Stone and Water

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Painting: Oil Cold Wax and Mixed Media on Canvas

Size: 80 x 80 x 2cm

This is a cold wax mixed media painting on a high quality canvas frame. It is based on my experience of the Fenland landscape. It is not a visual record of a specific place, or a celebration of a well known structure or familiar location. I am interested in surfaces and textures and the way materials can be combined to create tactile qualities. Cold wax can be applied in thin layers or heavy impasto. It can be scored, scoured and burnished like a rich stoneware ceramic glaze; it can left dry, broken, fragmented and uneven.

“Bones are patient. Bones never tire nor do they run away. When you come upon a man who has been dead many years, his bones will still be lying there, in place, content, patiently waiting, but his flesh will have gotten up and left him. Water is like flesh. Water will not stand still. It is always off to somewhere else; restless, talkative, and curious. Even water in a covered jar will disappear in time. Flesh is water. Stones are like bones. Satisfied. Patient. Dependable. Tell me, then, Alobar, in order to achieve immortality, should you emulate water or stone? Should you trust your flesh or your bones?”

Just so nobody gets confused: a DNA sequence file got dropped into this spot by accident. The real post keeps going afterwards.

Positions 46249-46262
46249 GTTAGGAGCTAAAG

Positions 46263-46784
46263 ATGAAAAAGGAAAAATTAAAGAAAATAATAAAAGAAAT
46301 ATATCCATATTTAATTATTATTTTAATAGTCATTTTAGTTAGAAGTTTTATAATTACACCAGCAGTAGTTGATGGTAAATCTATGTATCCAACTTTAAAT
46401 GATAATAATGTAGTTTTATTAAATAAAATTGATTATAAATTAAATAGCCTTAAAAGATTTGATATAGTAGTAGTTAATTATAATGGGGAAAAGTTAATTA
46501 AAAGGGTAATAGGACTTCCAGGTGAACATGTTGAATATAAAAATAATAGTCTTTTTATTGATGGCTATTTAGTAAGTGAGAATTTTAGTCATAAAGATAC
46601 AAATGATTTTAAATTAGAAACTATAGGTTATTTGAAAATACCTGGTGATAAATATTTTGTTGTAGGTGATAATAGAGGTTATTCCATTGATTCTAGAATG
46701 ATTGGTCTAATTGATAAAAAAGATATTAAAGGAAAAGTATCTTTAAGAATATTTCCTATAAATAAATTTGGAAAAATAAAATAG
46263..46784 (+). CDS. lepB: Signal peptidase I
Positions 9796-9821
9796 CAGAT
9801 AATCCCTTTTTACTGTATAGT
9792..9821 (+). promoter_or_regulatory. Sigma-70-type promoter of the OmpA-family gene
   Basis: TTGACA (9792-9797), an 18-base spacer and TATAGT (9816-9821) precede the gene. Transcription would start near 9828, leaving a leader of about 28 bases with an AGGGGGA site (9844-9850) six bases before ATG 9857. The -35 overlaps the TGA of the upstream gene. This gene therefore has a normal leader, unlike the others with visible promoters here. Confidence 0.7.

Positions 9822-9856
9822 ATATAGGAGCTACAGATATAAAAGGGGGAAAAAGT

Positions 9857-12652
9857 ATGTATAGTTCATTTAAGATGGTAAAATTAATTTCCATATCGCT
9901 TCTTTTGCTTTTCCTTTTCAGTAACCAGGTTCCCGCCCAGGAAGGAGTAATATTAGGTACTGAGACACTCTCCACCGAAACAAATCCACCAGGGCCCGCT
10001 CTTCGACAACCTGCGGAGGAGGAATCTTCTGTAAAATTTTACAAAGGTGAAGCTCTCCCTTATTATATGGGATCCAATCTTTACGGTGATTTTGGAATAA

Tom Robbins, Jitterbug Perfume

 

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Close up detail of the painting surfaces

Ely Cathedral

The entrance to Ely Cathedral

Visitors to the Cathedral usually enter through the great West Door in the Galilee Porch. The term ‘Galilee’ simply means a porch or entrance. The Porch is built of Barnock stone & Purbeck marble from Dorset and is an example of Early English Gothic architecture.

Highly regarded by historians and architects from all over the world for its beauty and size, Ely Cathedral is the only UK building to be listed as one of the “Seven Wonders of the Middle Ages”. Visible for miles around, the Cathedral is often referred to as “The Ship of the Fens”.

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